Tairia Flowers




UCLA - History Major, African American Studies Minor

Tairia Flowers lives for "walking out to the field … to play and watch the game I love." And as Head Softball Coach for California State Northridge, she gets to do just that. An All-American at UCLA, as well as a two-time Olympian with both a gold and silver medal to her credit, Tairia relies on her on-field experience to help the young women she coaches become better softball players and ultimately better people.

Although it took some getting used to, Tairia has approached stepping from the field to the dugout head on. She realized early in her career that the key to life is hard work, practice and a positive attitude. She'll be the first to say she's never relied on the luxury of "natural gifts," but rather understood that being the best can take practice. Keeping that philosophy in mind, she's always striving for more from both her team and herself, often asking, "Did I put [my team] in the best possible position to succeed? What can I do better?"

You can only control two things: your effort and your attitude.

What does it feel like to be a former Olympian with both a Gold and Silver medal?

It's amazing to say that! I had such a wonderful experience. Not only winning medals, but creating lifelong friendships and traveling the world. It took a lot of hard work, but it was worth every moment. And the transition -- going from training for the Olympics to coaching the USA Softball Women's National Team -- any time you change your role, it takes some getting used to, but with already being a part of USA Softball and having a great relationship with my coaches, it went pretty smoothly. The players are great people too, so that always makes things easier.

What does your job involve on a daily basis, and what types of responsibilities do you have in your position?

My job is managing people. As college coaches, our job is to help these young ladies get a degree, help them become better softball players (and people) and allow them to enjoy the overall experience. I'm also busy creating practice plans, setting recruiting schedules and scheduling when we'll go out and watch our prospects, writing emails or sending letters, checking in with academic services regarding our current athletes, filing papers for traveling or ordering equipment. It's not all glamorous, but I love it!

What is your favorite part of your job?

Walking out to the field knowing I get to play and watch a game that I love.

What challenges keep you awake at night?

Did I prepare my team? Are we ready? Did I put them in the best possible position to succeed? What can I do better?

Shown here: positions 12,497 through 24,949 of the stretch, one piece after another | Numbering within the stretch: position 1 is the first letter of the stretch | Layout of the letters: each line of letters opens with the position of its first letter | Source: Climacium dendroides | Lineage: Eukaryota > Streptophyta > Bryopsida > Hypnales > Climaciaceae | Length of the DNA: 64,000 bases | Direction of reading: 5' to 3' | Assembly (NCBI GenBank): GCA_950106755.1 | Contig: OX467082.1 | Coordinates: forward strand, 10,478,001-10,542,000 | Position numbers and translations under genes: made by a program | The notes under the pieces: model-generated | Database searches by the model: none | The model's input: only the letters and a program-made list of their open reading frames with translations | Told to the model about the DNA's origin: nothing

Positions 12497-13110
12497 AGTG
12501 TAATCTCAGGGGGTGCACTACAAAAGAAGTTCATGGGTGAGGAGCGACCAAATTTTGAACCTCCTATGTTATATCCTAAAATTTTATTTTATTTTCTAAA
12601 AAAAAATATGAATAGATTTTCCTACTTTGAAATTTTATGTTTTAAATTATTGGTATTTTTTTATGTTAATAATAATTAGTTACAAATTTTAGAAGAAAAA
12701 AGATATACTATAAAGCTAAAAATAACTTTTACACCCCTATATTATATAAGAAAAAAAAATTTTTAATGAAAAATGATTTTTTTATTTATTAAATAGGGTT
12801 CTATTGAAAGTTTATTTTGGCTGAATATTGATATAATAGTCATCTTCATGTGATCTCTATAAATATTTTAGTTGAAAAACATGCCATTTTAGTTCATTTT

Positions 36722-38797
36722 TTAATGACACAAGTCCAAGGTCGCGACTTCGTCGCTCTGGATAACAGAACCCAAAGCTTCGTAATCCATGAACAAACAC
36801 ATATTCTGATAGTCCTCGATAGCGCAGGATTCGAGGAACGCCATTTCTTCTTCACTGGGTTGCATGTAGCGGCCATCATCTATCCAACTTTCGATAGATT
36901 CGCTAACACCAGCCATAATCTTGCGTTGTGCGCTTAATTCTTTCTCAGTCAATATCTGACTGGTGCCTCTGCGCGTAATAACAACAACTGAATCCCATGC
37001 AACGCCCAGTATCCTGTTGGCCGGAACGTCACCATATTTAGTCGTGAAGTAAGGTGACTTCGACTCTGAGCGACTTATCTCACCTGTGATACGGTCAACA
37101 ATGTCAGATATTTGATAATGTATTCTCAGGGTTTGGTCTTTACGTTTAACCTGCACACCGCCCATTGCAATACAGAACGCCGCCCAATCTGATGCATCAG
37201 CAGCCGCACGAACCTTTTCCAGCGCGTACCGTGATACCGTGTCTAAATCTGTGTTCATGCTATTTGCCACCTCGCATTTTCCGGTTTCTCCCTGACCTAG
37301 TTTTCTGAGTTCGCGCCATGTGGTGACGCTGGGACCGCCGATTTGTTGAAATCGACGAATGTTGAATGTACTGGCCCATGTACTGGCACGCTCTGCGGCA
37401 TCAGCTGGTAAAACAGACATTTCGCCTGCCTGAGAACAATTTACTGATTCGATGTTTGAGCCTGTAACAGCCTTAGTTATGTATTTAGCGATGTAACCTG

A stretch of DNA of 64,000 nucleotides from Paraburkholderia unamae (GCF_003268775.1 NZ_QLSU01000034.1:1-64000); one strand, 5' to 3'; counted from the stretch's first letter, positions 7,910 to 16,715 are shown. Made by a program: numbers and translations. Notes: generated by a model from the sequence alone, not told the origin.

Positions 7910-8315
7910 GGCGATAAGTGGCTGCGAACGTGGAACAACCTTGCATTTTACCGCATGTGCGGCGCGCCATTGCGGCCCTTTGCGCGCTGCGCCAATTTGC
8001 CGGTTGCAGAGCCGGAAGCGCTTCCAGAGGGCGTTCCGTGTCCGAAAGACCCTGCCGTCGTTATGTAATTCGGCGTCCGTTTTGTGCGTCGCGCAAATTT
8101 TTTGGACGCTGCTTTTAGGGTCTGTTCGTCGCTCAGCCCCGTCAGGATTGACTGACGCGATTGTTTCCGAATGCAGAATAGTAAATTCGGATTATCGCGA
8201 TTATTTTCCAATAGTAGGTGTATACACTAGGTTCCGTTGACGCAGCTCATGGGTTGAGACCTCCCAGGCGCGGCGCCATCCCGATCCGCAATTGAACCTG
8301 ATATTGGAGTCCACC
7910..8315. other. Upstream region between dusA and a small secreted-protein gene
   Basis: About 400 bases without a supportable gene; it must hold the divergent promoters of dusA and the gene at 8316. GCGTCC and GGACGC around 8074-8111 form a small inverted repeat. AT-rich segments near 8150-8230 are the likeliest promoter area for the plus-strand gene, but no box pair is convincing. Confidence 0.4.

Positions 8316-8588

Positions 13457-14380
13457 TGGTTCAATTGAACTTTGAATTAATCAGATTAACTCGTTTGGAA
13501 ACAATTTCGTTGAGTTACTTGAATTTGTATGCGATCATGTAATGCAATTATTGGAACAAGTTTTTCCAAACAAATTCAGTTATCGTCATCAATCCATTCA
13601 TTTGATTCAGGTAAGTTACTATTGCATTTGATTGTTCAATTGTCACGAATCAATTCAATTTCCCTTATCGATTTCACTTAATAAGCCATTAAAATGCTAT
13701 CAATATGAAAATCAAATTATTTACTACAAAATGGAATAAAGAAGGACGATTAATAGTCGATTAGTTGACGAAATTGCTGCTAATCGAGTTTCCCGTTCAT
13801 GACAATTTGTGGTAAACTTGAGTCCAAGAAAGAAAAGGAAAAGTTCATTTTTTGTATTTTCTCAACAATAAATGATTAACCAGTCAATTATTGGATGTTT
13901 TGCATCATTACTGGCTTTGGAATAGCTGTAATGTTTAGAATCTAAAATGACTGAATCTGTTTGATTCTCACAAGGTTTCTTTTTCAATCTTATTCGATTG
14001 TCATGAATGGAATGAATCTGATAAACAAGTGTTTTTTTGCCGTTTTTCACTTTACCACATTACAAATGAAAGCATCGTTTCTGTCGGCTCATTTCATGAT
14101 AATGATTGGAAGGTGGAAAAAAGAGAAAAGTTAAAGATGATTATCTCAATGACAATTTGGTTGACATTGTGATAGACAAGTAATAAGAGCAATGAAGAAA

Is work/life balance ever a problem with you? If so, what is one no-fail tactic you use to create balance?

Not really. My husband coaches women's college basketball and we just know what it means to be busy. Ever since we've been married, I've traveled with softball. It's actually slowed down since I've retired from playing. We understand the phone can't ring all night, so we make a practice plan and then relax. We make sure to sit down to eat together to move on from the day. The best balance in our life right now is our two-year old son. When we get home, he lets us know it's time to play. We may tag team to make sure we get a phone call in to a recruit, but it's hard not to clear my mind when I see our little guy. He turns a good day into a great day!

What are some of the rules you live by?

You can only control two things: your effort and your attitude. You can't control the outcome -- or a call by an umpire -- but you do have control over how hard you play and how you react to each situation.

I'm a worker. I have some natural gifts, but not as many as a lot of my old teammates. I had to PRACTICE -- a lot -- so I believe hard work and a positive attitude can take you extremely far in life.

What qualities does one need to possess to be successful in your line of work?

Motivation, knowledge of the game and care for people and their development.

What one piece of advice do you wish you could tell a 21-year-old version of yourself?

Be more confident.

A lot of women think that you cannot have a family and be a head coach, both are just too demanding. What do have to say to that?

My answer? Yes, it's tough, but you can do both. If you have a strong support system -- family, friends and assistant coaches -- you can do anything. You manage your time, so go full speed when in the moment, and then know how to have balance and when it's time to separate the two. Don't let the fear of time and the unknown stop you from living a dream that includes career and family.

Image | CSUN Media Relation